Those who have adopted PoE technology will readily and passionately argue that it is a significant benefit when considering the use of IP-enabled systems. Some of the largest systems integrators have told Benchmark that they simply won’t consider devices which don’t offer PoE, because of the flexibility and the economies that the technology offers.
One buyer for a large national installation company reported that considering non-PoE devices, plus the additional cost of traditional power, simply did not make sense for them if they were to be competitive. Finally, the majority of end users questioned about PoE stated they ‘expected’ it to be a feature of networked solutions. It’s not on their wish-list; it’s a ‘must have’ benefit because they understand the associated cost savings.
Whilst PoE is well established in a number of sectors, and is growing in popularity in the electronic security market, misunderstandings about how it works have caused some to debate the suitability of the technology for business critical systems.
There are two main variants when it comes to PoE, with low power (15.4W) and PoE+ (30W+). These are covered by compliance to the IEEE 802.3af and IEEE 802.3at standards.
Whilst PoE is delivered over network links, it’s supply has nothing whatsoever to do with network traffic, nor is it affected by a network’s performance. PoE merely utilises redundant copper cores in standardised network cabling. Power delivery occurs over spare pairs in Cat 5 and Cat 6 Ethernet cables. If the switch injecting the power is live and the physical cable is connected, then the device still receives power. In this respect, it is no different to a PSU.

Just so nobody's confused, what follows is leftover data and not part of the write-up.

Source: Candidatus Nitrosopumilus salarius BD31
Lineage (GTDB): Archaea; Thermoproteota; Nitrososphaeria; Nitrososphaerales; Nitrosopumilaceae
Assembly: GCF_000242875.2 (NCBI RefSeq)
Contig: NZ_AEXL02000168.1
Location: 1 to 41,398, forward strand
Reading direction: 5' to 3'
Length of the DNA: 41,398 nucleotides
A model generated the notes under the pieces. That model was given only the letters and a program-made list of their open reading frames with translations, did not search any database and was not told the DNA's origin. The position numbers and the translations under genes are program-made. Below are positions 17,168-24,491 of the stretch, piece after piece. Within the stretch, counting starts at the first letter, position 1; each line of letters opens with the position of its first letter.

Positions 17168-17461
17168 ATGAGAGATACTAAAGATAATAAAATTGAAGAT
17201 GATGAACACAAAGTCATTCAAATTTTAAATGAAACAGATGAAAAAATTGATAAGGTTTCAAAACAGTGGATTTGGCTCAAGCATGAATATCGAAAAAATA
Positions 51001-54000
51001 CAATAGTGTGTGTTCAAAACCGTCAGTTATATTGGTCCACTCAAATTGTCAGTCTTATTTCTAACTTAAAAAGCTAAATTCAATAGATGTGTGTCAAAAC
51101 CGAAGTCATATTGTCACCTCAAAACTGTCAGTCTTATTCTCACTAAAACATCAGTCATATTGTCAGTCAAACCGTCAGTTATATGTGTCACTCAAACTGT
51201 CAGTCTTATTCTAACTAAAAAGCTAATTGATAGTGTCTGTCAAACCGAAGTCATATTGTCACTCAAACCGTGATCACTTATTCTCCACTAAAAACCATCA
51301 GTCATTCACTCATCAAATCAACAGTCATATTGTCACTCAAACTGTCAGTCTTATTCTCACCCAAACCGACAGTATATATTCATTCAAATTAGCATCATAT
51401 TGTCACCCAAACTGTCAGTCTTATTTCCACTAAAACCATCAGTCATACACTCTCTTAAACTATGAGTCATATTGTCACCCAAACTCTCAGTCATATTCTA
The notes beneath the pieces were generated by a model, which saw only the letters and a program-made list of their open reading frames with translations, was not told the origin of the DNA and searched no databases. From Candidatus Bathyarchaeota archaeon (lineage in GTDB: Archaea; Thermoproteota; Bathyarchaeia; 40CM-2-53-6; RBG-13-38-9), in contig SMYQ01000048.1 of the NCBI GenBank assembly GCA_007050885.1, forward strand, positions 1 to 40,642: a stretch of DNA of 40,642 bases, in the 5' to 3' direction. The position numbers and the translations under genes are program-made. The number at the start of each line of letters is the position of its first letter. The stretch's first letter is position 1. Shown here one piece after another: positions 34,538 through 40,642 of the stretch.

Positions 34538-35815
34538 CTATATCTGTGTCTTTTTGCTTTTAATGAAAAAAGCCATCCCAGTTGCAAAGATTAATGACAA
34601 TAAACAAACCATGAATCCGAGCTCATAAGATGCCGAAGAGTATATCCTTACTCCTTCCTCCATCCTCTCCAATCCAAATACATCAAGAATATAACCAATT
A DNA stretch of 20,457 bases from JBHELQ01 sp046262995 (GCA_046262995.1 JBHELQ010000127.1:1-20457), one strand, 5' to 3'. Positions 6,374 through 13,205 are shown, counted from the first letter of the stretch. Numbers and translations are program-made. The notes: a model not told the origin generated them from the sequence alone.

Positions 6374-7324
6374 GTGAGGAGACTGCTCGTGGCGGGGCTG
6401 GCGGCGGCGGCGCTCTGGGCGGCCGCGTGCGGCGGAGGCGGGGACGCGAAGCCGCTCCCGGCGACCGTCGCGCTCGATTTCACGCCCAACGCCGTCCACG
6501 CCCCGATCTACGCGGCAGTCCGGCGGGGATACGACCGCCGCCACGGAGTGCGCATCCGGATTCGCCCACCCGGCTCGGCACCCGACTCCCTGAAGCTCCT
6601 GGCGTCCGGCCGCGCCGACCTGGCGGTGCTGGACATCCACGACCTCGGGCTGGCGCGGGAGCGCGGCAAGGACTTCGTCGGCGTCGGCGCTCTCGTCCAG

It is worth making a note about the term ‘injected’. Some people are concerned that PoE effectively forces power into devices. Of course, the terminology is just that, terminology. PoE makes the power available, and devices take the required wattage.
The power is injected into the cable, typically at a PoE-enabled switch or a midspan. The difference between the two is that a midspan sits in the cable run, typically as a rack-mounted item, but does not carry out any switching tasks. It simply adds PoE to the infrastructure.
Where complex network topologies are used with multiple switches, the PoE-enabled devices will be the first switch that the powered edge devices link to. This could therefore be up to 100 metres away from the powered devices. These distances are the limitations of typical IP links. However, the security sector can benefit from a growing number of long reach switch options, and these can support PoE over longer distances. Another benefit of these devices is that they can be used with various cabling options including UTP and legacy coaxial cable.